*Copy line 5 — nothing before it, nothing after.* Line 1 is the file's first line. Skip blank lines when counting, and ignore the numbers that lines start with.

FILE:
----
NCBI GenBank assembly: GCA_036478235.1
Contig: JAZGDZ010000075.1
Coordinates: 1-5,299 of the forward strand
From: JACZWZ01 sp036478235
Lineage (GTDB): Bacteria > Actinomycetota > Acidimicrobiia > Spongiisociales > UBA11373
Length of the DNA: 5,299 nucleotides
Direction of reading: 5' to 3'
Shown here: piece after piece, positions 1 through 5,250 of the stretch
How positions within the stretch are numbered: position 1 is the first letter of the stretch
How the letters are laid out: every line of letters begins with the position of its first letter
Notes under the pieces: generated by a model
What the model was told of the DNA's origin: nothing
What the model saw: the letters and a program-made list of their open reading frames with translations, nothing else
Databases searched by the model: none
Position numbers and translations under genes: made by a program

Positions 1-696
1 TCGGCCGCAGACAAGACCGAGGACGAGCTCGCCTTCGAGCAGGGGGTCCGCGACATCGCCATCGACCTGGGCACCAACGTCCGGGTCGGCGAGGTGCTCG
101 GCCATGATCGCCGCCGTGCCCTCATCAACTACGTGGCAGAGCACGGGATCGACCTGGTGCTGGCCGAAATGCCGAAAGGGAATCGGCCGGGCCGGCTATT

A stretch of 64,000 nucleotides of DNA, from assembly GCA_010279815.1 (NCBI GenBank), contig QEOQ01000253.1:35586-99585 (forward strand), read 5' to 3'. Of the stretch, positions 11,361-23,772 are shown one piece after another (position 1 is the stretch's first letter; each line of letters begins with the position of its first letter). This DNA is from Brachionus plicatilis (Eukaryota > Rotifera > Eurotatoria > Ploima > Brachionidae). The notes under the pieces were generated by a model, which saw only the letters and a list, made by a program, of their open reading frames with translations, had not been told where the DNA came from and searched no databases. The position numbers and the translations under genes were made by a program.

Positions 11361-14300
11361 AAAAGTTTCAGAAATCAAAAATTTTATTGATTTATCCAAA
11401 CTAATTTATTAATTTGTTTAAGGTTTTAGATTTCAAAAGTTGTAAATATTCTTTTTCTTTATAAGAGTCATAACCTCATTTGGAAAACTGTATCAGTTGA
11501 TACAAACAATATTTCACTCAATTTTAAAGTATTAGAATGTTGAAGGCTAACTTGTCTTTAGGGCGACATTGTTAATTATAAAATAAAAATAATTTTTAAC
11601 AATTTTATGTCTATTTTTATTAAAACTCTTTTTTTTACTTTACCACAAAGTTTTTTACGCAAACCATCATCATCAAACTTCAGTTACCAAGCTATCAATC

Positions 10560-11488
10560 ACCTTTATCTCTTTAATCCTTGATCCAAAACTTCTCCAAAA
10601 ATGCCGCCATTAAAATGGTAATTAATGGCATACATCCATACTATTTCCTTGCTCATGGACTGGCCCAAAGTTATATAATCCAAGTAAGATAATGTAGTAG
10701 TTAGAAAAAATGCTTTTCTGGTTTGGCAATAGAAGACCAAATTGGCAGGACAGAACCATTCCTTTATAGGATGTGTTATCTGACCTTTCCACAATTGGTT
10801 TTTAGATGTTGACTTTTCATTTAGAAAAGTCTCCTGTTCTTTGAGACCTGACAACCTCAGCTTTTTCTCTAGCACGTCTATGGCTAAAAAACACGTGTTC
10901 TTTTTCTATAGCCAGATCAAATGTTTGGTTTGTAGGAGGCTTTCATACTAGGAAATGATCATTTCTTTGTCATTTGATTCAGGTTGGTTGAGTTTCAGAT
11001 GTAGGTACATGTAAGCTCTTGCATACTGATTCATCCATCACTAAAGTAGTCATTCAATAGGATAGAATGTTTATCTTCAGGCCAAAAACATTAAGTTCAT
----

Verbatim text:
Lineage (GTDB): Bacteria > Actinomycetota > Acidimicrobiia > Spongiisociales > UBA11373